IDEAS home Printed from https://ideas.repec.org/
MyIDEAS: Login to save this paper or follow this series

Optimal external debt and default

  • Bernardo Guimaraes

    (LSE)

This paper analyses whether sovereign default episodes can be seen as contingencies of optimal international lending contracts. The model considers a small open economy with capital accumulation and without commitment to repay debt. Taking first order approximations of Bellman equations, I derive analytical expressions for the equilibrium level of debt and the optimal debt contract. In this environment, debt relief generated by reasonable fluctuations in productivity is an order of magnitude below that generated by shocks to world interest rates. Debt relief prescribed by the model following the interest rate hikes of 1980-81 accounts for a substantial part of the debt forgiveness obtained by the main Latin American countries through the Brady agreements.

To our knowledge, this item is not available for download. To find whether it is available, there are three options:
1. Check below under "Related research" whether another version of this item is available online.
2. Check on the provider's web page whether it is in fact available.
3. Perform a search for a similarly titled item that would be available.

Paper provided by Society for Economic Dynamics in its series 2007 Meeting Papers with number 104.

as
in new window

Length:
Date of creation: 2007
Date of revision:
Handle: RePEc:red:sed007:104
Contact details of provider: Postal: Society for Economic Dynamics Christian Zimmermann Economic Research Federal Reserve Bank of St. Louis PO Box 442 St. Louis MO 63166-0442 USA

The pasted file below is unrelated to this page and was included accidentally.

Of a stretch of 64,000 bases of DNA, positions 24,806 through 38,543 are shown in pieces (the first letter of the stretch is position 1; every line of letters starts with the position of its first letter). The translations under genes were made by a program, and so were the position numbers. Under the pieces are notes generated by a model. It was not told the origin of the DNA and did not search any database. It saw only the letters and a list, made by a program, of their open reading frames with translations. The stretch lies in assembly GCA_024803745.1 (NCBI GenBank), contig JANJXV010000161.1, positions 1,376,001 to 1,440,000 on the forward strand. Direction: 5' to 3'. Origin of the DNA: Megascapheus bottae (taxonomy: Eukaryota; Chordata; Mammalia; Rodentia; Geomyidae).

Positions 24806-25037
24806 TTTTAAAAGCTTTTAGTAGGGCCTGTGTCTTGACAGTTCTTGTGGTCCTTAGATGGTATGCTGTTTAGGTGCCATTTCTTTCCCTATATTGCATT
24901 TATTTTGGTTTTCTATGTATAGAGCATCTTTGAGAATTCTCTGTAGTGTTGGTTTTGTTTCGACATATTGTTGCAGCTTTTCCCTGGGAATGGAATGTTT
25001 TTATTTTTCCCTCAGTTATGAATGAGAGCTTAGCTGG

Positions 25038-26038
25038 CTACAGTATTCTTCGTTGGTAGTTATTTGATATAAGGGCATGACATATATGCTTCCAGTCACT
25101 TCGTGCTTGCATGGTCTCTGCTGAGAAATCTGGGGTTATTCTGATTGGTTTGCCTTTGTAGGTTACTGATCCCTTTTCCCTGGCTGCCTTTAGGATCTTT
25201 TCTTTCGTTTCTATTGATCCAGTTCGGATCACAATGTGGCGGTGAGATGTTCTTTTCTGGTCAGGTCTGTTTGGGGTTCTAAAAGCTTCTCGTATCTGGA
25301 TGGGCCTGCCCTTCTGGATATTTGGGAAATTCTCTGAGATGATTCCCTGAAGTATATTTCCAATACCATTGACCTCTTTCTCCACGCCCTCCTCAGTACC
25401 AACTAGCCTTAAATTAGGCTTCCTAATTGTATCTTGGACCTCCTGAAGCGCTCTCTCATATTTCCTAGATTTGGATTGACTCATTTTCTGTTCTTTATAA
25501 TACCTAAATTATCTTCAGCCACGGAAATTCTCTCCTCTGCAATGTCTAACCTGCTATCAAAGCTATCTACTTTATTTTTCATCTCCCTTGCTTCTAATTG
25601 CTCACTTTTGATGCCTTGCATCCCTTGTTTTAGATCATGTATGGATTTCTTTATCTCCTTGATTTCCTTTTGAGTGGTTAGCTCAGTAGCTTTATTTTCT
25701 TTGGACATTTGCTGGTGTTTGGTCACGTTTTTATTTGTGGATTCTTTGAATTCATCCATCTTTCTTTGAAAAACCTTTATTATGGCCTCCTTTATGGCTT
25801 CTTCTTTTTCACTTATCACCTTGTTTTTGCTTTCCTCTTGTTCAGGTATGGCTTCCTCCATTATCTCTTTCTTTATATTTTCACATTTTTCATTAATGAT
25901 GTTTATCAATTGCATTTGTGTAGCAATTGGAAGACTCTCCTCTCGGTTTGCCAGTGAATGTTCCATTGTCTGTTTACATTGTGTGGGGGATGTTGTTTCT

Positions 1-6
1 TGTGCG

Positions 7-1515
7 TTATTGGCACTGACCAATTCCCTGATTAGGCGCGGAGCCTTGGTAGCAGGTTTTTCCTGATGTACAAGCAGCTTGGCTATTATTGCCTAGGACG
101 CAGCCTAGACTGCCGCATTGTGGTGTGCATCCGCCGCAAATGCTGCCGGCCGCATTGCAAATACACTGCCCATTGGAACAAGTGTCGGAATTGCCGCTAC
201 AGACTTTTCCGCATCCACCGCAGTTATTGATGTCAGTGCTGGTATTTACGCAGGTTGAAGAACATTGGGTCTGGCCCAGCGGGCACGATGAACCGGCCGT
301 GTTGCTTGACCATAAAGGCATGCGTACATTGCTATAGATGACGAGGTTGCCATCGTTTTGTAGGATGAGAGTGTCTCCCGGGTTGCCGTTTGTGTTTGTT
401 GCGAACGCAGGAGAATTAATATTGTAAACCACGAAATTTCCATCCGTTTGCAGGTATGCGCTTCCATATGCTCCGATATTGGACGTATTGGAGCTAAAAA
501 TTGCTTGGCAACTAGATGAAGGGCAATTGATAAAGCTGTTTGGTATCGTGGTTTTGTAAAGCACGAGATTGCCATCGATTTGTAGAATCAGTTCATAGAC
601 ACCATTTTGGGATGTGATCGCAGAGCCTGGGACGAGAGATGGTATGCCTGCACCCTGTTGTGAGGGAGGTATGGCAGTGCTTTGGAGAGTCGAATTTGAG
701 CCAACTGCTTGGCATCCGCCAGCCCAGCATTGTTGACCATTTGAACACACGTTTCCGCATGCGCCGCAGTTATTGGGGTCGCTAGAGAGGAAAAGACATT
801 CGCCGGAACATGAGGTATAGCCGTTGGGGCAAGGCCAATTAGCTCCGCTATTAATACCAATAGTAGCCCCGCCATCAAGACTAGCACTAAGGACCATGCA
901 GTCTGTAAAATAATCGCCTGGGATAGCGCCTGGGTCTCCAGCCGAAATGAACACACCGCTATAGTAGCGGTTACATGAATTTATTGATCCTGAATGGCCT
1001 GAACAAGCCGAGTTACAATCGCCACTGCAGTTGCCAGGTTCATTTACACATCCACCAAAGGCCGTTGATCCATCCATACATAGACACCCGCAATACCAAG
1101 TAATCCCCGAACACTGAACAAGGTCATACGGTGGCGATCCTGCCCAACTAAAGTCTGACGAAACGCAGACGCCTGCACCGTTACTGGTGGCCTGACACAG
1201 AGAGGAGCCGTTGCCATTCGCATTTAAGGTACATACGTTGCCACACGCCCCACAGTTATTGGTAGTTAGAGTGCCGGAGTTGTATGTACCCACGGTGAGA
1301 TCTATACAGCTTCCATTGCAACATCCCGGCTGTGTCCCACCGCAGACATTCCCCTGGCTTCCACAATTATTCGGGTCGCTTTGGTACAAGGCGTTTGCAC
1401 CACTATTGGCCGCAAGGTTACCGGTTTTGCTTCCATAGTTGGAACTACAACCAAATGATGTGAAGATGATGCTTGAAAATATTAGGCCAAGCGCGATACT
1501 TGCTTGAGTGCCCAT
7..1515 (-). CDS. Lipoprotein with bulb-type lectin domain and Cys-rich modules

Fax: 1-314-444-8731
Web page: http://www.EconomicDynamics.org/society.htm
Email:


More information through EDIRC

References listed on IDEAS
Please report citation or reference errors to , or , if you are the registered author of the cited work, log in to your RePEc Author Service profile, click on "citations" and make appropriate adjustments.:

as in new window
  1. Dotsey, Michael & Lantz, Carl & Scholl, Brian, 2003. " The Behavior of the Real Rate of Interest," Journal of Money, Credit and Banking, Blackwell Publishing, vol. 35(1), pages 91-110, February.
  2. Caselli, Francesco & Feyrer, James, 2005. "The Marginal Product of Capital," CEPR Discussion Papers 5203, C.E.P.R. Discussion Papers.
  3. Martin Uribe & Vivian Z. Yue, 2003. "Country Spreads and Emerging Countries: Who Drives Whom?," NBER Working Papers 10018, National Bureau of Economic Research, Inc.
  4. Mark Aguiar & Gita Gopinath, 2004. "Defaultable debt, interest rates and the current account," Proceedings, Federal Reserve Bank of San Francisco, issue Jun.
  5. Rui Albuquerque & Hugo A. Hopenhayn, 2004. "Optimal Lending Contracts and Firm Dynamics," Review of Economic Studies, Oxford University Press, vol. 71(2), pages 285-315.
  6. Patrick J. Kehoe & Fabrizio Perri, 2002. "Competitive Equilibria With Limited Enforcement," NBER Working Papers 9077, National Bureau of Economic Research, Inc.
  7. Herschel I. Grossman & John B. Van Huyck, 1985. "Sovereign Debt as a Contingent Claim: Excusable Default, Repudiation, and Reputation," NBER Working Papers 1673, National Bureau of Economic Research, Inc.
  8. Zame, William R, 1993. "Efficiency and the Role of Default When Security Markets Are Incomplete," American Economic Review, American Economic Association, vol. 83(5), pages 1142-64, December.